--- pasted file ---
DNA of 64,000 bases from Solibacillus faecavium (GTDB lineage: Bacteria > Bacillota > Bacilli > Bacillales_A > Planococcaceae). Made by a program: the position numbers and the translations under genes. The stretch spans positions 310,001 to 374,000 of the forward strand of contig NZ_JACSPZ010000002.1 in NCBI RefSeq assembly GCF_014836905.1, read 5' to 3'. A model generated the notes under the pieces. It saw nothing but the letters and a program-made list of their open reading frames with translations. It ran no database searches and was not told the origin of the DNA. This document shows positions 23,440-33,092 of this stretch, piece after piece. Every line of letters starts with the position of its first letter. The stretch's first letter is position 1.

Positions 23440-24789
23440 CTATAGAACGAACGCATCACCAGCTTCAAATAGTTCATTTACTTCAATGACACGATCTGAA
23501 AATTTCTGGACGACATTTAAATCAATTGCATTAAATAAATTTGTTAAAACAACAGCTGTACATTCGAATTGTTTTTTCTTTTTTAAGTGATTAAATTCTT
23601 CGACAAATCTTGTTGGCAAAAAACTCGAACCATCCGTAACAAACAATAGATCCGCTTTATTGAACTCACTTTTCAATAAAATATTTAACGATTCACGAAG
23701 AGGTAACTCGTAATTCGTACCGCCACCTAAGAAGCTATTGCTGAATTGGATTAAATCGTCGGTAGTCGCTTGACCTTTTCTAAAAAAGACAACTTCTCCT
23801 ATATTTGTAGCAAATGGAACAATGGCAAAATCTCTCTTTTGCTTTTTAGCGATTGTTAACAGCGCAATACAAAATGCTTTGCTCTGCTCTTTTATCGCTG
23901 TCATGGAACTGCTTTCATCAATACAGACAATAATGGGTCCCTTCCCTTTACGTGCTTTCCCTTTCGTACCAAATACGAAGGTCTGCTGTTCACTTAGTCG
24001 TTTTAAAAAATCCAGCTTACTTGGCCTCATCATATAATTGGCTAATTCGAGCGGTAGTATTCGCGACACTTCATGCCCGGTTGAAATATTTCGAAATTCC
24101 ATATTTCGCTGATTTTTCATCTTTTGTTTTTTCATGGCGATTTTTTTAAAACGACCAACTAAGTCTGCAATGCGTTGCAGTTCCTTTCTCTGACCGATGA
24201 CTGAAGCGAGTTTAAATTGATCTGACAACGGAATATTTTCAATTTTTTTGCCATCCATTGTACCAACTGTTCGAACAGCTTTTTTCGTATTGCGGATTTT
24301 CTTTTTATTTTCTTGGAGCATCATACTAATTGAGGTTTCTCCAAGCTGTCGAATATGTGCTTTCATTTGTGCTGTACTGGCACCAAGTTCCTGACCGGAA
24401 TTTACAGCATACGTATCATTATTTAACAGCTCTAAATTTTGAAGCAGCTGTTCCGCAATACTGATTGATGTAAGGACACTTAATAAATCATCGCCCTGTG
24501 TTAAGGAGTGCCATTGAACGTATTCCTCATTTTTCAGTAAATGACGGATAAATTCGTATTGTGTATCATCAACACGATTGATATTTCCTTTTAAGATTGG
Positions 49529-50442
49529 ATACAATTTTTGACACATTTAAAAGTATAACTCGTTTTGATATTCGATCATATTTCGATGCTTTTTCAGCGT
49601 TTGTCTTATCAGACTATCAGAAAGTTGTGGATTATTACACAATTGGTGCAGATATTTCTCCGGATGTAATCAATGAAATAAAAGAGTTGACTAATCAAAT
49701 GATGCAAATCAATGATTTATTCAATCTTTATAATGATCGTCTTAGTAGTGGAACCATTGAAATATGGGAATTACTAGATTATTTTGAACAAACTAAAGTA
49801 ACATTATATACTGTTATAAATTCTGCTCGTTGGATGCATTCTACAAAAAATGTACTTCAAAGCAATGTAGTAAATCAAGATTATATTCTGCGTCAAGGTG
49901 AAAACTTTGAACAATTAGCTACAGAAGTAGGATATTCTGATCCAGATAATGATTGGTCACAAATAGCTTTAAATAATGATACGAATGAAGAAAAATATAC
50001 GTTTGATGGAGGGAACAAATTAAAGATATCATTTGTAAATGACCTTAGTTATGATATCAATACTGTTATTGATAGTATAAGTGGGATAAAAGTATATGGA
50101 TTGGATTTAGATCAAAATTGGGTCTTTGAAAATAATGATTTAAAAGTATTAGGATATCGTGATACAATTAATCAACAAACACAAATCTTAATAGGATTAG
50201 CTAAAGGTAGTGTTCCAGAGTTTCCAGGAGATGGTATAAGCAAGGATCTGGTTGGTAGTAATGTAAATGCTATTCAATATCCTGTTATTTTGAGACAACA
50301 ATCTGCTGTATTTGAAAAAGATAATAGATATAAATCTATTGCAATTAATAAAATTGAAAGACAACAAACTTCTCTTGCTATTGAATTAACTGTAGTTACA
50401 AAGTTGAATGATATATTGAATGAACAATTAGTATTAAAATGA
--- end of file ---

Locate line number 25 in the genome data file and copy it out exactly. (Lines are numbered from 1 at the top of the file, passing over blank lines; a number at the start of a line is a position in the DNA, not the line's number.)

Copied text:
50401 AAGTTGAATGATATATTGAATGAACAATTAGTATTAAAATGA